James: Right. As far as working with the larger agents or the larger ad agencies or the larger projects, it takes time to get yourself to a level where you can be in that circle.

JV: Many radio people will market themselves to other radio stations looking for some commercial or imaging work. Outside of other radio stations, there are the independent production houses and the ad agencies. What’s the best way to approach both of these types of companies? Is it best to mail a demo? Is it best to go in person? E-mail a demo?
James: From my discussions with producers and people who hire voice talent, the best approach that I have found is one of two approaches. E-mail is a good approach if you have an e-mail address for whomever it is you’re trying to contact. Sometimes that can be hard to get. But if you have an e-mail address, you can compose a nice e-mail message and send off the e-mail and maybe attach an MP3 file of your demo. But what I usually recommend is that you make a phone call. Call the production company. Call the ad agency. Find out if they use outside freelance voice talent because a lot of these places don’t. And they’ll usually tell you if they do or not, or if they’re even interested in hearing your demo. So call these places. Try to get the name of somebody, maybe one of their producers or a director or whoever would be in charge of hiring voice talent. And if possible, try to speak with them briefly on the phone. If you can’t get them on the phone, then at least you want to get their name and find out if it would be okay to send them your demo. The receptionist or whoever you’re talking to will usually be able to at least tell you if they’re interested or not because they have other people approach them on this all the time. So, it’s not something totally new to them. It’s best to have that permission first. Unsolicited demos are rarely listened to. As long as they know that you’ve contacted them and they’re expecting something to be coming in from you, you have a much better chance of getting your demo listened to.

JV: You also offer one-on-one coaching in person as well as on the phone. What can someone expect in a one-hour session with you?
James: In a one hour session, the first thing that I will do is spend probably five or ten minutes to get a handle, an understanding, of where the individual I’m working with is, where they are as a performer. What’s their experience? What kinds of things have they done? What are they doing now? I need to know what their abilities are because that’s going to gage how I will coach and direct them. Most of the time, I’ll be working with some of the basic concepts that we’ve talked about, the ABCs, and I have a few other things that we will get into. Movement, physical movement, as part of the performance is another big aspect of doing voice acting. I’ll work with the techniques. Usually we’ll have a script or two that we will work with during an hour, and we’ll focus on a lot of the acting techniques that go into creating the real and believable characters for that script.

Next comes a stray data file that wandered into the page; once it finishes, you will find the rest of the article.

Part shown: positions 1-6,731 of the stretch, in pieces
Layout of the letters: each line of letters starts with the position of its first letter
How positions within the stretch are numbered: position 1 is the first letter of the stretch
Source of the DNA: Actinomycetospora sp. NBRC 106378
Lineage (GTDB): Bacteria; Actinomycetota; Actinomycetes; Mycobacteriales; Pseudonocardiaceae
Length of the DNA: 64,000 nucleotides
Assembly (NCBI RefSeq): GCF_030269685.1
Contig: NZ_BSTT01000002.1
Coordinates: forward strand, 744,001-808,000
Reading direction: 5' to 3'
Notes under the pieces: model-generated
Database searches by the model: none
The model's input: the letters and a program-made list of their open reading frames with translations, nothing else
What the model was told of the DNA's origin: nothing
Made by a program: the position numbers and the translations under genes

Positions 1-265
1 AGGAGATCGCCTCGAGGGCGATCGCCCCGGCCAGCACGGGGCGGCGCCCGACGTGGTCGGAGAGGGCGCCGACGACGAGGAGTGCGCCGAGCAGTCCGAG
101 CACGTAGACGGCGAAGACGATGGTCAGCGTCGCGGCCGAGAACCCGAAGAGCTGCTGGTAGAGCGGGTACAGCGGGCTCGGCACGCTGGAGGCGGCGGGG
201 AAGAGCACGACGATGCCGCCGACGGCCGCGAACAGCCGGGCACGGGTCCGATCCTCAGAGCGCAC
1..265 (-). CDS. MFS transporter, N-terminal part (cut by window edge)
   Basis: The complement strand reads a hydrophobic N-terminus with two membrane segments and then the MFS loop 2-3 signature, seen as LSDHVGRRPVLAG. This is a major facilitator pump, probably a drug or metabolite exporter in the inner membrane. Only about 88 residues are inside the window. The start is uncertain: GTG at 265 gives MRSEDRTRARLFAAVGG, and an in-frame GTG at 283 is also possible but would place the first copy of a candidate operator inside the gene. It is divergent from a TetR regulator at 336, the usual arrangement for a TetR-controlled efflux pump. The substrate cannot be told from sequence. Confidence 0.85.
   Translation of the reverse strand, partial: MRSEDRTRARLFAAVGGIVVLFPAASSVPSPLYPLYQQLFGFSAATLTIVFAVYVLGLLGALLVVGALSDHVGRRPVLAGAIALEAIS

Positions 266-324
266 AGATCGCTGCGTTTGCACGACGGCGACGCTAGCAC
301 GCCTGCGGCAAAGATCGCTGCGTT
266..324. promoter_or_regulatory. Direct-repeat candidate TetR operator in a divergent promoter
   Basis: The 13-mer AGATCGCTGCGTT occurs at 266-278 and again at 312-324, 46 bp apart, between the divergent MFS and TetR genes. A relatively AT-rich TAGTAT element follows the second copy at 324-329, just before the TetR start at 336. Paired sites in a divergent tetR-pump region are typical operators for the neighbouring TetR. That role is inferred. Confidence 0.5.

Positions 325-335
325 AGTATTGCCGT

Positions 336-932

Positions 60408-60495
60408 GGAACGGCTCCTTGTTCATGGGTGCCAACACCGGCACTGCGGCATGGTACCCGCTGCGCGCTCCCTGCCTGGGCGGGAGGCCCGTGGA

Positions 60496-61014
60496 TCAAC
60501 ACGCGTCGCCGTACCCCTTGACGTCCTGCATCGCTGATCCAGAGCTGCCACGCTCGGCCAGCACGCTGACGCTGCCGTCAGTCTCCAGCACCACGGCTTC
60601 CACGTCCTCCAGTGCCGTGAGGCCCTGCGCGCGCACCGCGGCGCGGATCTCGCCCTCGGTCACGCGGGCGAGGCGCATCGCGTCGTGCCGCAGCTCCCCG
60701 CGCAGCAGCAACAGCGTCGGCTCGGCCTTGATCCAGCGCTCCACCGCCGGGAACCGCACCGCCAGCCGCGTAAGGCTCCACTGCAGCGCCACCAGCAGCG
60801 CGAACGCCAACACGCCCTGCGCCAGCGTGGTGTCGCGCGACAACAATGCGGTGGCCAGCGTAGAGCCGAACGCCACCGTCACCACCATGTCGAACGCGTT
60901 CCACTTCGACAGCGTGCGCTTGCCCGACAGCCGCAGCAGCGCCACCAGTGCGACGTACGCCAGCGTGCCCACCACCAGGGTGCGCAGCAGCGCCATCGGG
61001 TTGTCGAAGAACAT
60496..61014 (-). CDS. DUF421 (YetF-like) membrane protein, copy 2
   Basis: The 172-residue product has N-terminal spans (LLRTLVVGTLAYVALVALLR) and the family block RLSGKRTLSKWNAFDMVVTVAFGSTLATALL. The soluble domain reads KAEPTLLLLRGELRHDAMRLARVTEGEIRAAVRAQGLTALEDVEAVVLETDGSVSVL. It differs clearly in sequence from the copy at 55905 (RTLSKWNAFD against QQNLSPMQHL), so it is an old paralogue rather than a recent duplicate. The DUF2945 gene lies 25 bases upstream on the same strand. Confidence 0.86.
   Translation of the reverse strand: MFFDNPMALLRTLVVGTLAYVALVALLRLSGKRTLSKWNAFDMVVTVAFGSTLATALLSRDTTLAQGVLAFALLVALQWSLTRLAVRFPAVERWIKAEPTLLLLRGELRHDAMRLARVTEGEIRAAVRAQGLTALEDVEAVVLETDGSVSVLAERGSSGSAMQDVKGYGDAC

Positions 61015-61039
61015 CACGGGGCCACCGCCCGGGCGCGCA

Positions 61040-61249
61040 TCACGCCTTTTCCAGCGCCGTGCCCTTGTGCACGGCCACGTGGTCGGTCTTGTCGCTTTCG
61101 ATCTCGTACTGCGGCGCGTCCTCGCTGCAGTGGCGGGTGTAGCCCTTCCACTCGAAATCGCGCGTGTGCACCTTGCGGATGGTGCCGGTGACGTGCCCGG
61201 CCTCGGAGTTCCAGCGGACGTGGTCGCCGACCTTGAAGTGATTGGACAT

JV: You mentioned you had a production company. Tell us about it.
James: It’s called The Commercial Clinic. I put that together as a way of getting my voice-over work out there and doing voice-over work. My background is in television and sound design and audio production. I have 11 Emmy Awards and 5 Omni Intermedia Awards, so I’ve got a lot of award winning work behind me in 25 years as a sound designer in TV. I come from a technical background in that sense, but I’m also a performer. So I’ve worked both sides of the glass or both sides of the microphone. The production company, The Commercial Clinic, was put together as a way to take my voice, put it to good work, and create commercials that actually achieve something for our clients. We use creative production techniques and produce creative advertising. We work a little bit out of the box. Most of our scripts are story scripts, usually a dialog interactive script. We’re always telling a story. There’s usually something a little quirky about what we’re doing. We try to develop scripts that get the attention of our listeners, hold onto that attention, and deliver a message, usually on an emotional level. We do that in lots of different ways. We kind of blend traditional advertising techniques that have been done for years with some rather non-traditional things that help make the commercials interesting and keep the attention. That’s basically what we’re doing with The Commercial Clinic is those kinds of commercial projects, and we’ve had a number of commercials on in various places around the country. We have some things up in Canada airing right now as well.

JV: You have some other websites other than www.voiceacting.com. What are they?
James: One is www.commercial clinic.com for the production company, and I have a third website which is www.speakingmagic.com. Penny Abshire and I are professional speakers as well, and in addition to the 8-week workshop and the 2-day seminar we do, we also do professional speaking. We’ll go wherever people want us to talk and explain our techniques. We speak professionally for corporate trade shows and events, and we speak on how to get off the page. We’re dealing with CEOs and executives on how to deliver a scripted message to their audience so they actually have the audience paying attention. That happens a lot in corporate events where people will just get up there and just read their script and put the audience to sleep. So, we talk to those kinds of audiences and teach communication skills for the corporate community, sales and marketing people especially.

Comments (0)

There are no comments posted here yet